Letter to the Congress Requesting SAFETEA-LU Overtime Correction
December 6, 2006
Sent to House and Senate leadership
The U.S. Chamber of Commerce, the world's largest business federation representing more than three million companies and organizations of every size, sector and region, has many members that are being affected by an inadvertent, yet significant, change made in the highway program reauthorization bill enacted last year, SAFETEA-LU. This change has resulted in drivers of trucks weighing 10,000 pounds or less being subject to the Fair Labor Standards Act provisions on overtime. The U.S. Chamber urges you to include language restoring the FLSA exemption for these drivers to any bill likely to be enacted during this short lame duck session.
SAFETEA-LU included a provision which eliminated the U.S. Department of Transportation's (DOT) authority to regulate commercial vehicles weighing 10,000 pounds or less. This provision was intended as a conforming, technical change to bring DOT's authority in line with the fact that they generally declined to exercise their authority to regulate these vehicles. Unfortunately, by doing so, the language also made these vehicles subject to the wage and hour provisions of the FLSA. Many of these drivers are compensated based on a per job basis, or the completion of their routes, making calculations of overtime all but impossible. This means that businesses of all sizes are now exposed to lawsuits for potentially millions of dollars in overtime pay dating from August 15, 2005, when SAFETEA-LU was signed into law.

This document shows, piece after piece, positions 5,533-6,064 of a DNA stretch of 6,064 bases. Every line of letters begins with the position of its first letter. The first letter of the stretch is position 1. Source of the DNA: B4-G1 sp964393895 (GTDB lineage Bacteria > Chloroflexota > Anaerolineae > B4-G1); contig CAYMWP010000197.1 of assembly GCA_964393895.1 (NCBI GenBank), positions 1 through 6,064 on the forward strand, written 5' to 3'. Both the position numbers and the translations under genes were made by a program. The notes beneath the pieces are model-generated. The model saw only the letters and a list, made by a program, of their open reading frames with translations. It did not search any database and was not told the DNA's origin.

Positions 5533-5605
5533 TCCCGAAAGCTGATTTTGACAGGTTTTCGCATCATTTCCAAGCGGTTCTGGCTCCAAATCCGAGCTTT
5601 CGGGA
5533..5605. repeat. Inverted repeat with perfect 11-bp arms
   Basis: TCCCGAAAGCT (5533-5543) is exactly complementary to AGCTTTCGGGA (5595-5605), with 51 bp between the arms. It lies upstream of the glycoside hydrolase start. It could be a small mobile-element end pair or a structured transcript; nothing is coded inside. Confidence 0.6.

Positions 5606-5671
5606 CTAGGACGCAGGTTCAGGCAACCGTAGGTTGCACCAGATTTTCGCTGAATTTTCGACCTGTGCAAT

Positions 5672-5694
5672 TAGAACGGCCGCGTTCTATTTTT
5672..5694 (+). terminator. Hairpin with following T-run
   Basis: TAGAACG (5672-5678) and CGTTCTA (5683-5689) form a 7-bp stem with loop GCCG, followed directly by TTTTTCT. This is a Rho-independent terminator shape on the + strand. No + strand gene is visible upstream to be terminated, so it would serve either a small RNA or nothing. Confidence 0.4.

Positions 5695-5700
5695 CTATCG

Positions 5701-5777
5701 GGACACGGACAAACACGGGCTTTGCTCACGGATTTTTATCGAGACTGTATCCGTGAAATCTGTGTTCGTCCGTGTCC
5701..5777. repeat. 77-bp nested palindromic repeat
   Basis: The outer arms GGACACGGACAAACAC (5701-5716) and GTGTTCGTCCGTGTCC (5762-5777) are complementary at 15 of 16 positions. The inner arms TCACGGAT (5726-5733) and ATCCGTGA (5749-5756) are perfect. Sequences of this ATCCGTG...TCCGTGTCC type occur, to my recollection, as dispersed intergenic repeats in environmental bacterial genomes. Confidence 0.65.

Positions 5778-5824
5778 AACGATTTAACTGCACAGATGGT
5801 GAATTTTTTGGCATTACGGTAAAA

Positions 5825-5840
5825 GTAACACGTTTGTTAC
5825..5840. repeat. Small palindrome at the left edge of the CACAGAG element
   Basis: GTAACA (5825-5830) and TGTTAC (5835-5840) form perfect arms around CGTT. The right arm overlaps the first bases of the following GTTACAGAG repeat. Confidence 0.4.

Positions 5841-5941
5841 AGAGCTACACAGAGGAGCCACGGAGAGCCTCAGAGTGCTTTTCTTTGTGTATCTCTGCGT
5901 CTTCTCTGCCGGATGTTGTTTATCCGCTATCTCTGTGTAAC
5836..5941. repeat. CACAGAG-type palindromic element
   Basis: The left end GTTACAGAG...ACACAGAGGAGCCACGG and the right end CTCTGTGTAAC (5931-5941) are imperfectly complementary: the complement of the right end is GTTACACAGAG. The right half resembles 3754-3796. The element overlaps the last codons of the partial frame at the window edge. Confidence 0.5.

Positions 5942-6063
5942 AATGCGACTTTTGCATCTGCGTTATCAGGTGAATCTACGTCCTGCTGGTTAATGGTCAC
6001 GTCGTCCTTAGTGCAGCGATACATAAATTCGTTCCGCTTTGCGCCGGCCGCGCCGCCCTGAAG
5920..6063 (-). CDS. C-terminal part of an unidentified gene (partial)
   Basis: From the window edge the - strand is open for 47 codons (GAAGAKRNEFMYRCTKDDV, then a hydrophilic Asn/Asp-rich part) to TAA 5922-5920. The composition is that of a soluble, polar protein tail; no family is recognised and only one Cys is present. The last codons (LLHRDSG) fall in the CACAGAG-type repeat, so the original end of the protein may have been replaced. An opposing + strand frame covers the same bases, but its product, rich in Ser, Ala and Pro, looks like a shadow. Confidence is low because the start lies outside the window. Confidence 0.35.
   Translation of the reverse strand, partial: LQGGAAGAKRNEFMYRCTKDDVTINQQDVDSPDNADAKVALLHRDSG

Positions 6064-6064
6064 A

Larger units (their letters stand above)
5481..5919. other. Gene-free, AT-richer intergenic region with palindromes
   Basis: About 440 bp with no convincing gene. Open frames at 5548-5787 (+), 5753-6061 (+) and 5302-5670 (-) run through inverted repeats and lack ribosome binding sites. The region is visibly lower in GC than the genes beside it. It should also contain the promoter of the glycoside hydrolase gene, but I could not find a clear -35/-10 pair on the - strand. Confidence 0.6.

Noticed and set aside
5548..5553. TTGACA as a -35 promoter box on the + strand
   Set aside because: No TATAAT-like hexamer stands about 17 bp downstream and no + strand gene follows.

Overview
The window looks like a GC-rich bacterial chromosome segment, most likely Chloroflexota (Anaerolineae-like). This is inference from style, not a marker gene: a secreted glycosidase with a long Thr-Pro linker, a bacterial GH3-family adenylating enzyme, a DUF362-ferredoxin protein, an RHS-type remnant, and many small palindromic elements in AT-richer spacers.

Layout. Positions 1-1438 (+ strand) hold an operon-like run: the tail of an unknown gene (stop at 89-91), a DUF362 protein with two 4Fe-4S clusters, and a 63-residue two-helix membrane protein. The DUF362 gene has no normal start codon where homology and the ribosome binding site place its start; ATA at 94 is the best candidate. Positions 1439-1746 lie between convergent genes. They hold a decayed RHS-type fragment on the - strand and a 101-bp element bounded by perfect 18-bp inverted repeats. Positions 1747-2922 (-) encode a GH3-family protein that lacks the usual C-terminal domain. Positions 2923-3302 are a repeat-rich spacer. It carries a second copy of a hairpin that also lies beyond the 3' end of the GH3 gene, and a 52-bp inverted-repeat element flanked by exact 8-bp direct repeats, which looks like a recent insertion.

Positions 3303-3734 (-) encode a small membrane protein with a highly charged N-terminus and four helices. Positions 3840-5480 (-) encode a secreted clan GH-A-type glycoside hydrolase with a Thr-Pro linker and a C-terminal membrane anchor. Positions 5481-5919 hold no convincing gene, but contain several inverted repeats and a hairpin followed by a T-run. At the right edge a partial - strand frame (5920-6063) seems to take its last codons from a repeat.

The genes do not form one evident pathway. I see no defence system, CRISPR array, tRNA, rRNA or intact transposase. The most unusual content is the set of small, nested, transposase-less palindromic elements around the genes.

A second consequence of this language is to compromise DOT's safety mission. In particular, DOT no longer has the authority to regulate the safety of certain commercial vehicles. Consequently, DOT now supports restoring the language to the pre-highway bill status quo so that it can resume pursuing its mission ensuring vehicle safety on the highways.
Language that would achieve this goal can be found at Section 132 of the Senate's version of the Transportation, Treasury, Housing and Urban Development Judiciary, District of Columbia and Independent Agencies (TTHUD) Appropriations bill, H.R. 5576. The U.S. Chamber asks that this language be inserted in the legislative vehicle most likely to be enacted.
R. Bruce Josten